Performance and Price

For all those Replacement Window questions
Post Reply
Message
Author
TMFE
Posts: 10
Joined: Tue Aug 30, 2011 10:30 am

Performance and Price

#1 Post by TMFE » Thu Sep 22, 2011 10:05 am

Will I see a difference between the following differences in the window specs, enough to pay a higher price point? Which is more important U value, SHG, or air leakage?

U value:
1) Window 1: 0.30
2) Window 2: 0.30
3) Window 3: 0.28

SHG:
1) Window 1: 0.30
2) Window 2: 0.29
3) Window 3: 0.27

Air leakage:
1) Window 1: 1.13
2) Window 2: 0.07
3) Window 3: 0.05

The U and SHG values between all three windows are pretty close. However, the Air Leakage values has the highest difference between window 1 and the other two windows.

Will you notice a difference between an Air Leakage value of 0.07 and 0.05? Is it worth an increase in price.

How much of a difference will I feel between an air leakage value of 1.13 and the other window values of 0.07 and 0.05?

I'm considering Window 2 and 3, but wasn't sure if the small difference between the U, SHG, and Air leakage value is enough to really feel a difference in the performance.

And also with Window 3, the U and SHG is pretty close, but not sure if the high air leakage value (1.13) will really effect the performance of the window.

Please advise.

EcoStar Remodeling
Posts: 210
Joined: Thu Jul 28, 2011 5:28 pm

Re: Performance and Price

#2 Post by EcoStar Remodeling » Thu Sep 22, 2011 10:15 am

Any particualr reason you won't disclose the window brands, the price and where you live? Those are all important factors. Blind posts like this usually don't get a very good response, at least one that has any real value. How do you expect an answer as to whether something is worth the additional price when you haven't included any pricing information?

Sounds as if you are trying to justify a lower cost window and somehow you think performance numbers alone will allow you to do that. A Lexus that gets 18 MPG has a greater value than an Dodge that get 25 MPG.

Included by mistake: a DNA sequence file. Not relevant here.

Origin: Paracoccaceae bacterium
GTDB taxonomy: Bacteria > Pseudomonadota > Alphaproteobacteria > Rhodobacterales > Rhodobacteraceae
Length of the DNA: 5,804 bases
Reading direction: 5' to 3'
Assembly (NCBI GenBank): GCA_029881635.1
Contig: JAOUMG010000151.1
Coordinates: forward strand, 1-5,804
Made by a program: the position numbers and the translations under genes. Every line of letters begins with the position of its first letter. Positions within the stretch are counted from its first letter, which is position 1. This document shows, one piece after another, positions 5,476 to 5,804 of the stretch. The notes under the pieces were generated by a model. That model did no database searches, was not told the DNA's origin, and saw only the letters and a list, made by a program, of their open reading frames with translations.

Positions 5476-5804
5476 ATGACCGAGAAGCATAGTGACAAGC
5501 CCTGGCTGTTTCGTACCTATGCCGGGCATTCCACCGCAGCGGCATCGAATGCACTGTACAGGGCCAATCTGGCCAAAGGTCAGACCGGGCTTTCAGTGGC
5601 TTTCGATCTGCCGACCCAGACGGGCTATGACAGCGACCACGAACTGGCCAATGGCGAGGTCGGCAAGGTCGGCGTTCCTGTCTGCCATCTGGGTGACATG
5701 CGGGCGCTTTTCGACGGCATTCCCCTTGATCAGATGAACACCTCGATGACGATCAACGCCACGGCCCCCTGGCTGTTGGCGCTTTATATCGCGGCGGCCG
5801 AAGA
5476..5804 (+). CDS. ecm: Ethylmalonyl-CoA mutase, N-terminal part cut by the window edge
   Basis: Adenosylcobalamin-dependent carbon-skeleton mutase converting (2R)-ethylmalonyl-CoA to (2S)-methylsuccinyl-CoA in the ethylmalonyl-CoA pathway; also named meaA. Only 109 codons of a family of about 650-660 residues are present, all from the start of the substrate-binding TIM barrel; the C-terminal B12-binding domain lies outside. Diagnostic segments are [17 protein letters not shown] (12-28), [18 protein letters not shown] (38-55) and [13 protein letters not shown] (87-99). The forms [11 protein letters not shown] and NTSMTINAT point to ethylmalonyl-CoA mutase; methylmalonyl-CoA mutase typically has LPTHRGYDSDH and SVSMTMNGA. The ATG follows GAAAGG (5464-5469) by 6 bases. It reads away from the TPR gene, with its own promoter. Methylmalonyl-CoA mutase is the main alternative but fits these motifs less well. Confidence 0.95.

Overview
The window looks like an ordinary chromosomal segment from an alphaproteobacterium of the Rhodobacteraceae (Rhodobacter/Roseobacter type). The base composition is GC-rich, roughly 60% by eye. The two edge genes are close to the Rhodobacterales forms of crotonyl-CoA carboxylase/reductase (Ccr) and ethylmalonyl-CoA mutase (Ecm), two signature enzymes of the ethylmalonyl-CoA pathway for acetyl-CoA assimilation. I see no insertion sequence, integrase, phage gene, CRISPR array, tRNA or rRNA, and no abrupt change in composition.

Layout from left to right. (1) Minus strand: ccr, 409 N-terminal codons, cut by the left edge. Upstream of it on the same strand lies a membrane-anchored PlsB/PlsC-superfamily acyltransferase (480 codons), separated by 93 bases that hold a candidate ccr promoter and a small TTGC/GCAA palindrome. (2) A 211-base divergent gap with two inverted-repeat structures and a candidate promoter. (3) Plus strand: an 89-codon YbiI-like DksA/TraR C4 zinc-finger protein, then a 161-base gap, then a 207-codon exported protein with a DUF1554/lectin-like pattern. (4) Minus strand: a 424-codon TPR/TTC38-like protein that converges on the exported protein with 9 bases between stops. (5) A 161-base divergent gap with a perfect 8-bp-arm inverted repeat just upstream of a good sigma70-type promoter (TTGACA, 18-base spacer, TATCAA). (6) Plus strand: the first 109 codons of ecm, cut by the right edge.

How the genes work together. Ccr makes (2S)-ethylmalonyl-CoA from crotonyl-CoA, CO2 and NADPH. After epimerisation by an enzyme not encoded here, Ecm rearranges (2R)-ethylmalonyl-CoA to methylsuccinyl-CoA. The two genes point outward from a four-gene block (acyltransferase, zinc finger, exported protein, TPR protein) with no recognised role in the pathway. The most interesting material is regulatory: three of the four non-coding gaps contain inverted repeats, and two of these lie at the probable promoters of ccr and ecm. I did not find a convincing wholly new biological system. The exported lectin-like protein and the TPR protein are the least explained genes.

User avatar
HomeSealed
Posts: 2402
Joined: Tue Feb 16, 2010 6:14 pm
Location: Milwaukee, Madison areas
Contact:

Re: Performance and Price

#3 Post by HomeSealed » Thu Sep 22, 2011 11:27 am

I do agree with Eco's points, as performance #'s do not tell the full story. A window that is designed and constructed better than another could conceivably have the same #'s (or even worse in some cases), but the superior window will retain its level of performance.
Based on numbers alone, you won't feel any perceptible difference between the three. As to which number is most important, I would say the U value, although all three are important in the fact that they reflect different areas of performance. You could have the best U value in the world, but if the window leaks air like crazy it will not perform well, and the same could be said if you reverse those two. All three of them are close enough however that any difference that you could/would experience will be more likely due to the overall build quality of the product, as well as the installation.

randy
Posts: 1010
Joined: Tue Dec 20, 2005 11:27 am
Location: Houston, TX
Contact:

Re: Performance and Price

#4 Post by randy » Thu Sep 22, 2011 11:37 am

Did you mean to say AL rating of 1.13? Normally, I would assume that you meant .13, but since it was written twice in the post, I thought I'd ask. AAMA requires a window to be rated at .30 or below to obtain AAMA certified.

You would absolutely notice a difference between .07 and 1.13. Between .05 and .07, probably not.

TMFE
Posts: 10
Joined: Tue Aug 30, 2011 10:30 am

Re: Performance and Price

#5 Post by TMFE » Thu Sep 22, 2011 11:42 am

Correct Air Leakage is 0.13. Sorry for the confusion.

TMFE
Posts: 10
Joined: Tue Aug 30, 2011 10:30 am

Re: Performance and Price

#6 Post by TMFE » Thu Sep 22, 2011 11:50 am

Thanks for helping me have a better understanding about performance ratings. So at the end of the day, the quality of how well the window is manufactured will determine if the window will continue to perform at the same U, SHG, and Air Leakage value down the road (2, 5, 10 years+).

I understand that installation is a HUGE factor in window installment.

I've researched a lot about installation. But I've read different recommendations when it comes to the type of installation that should be used.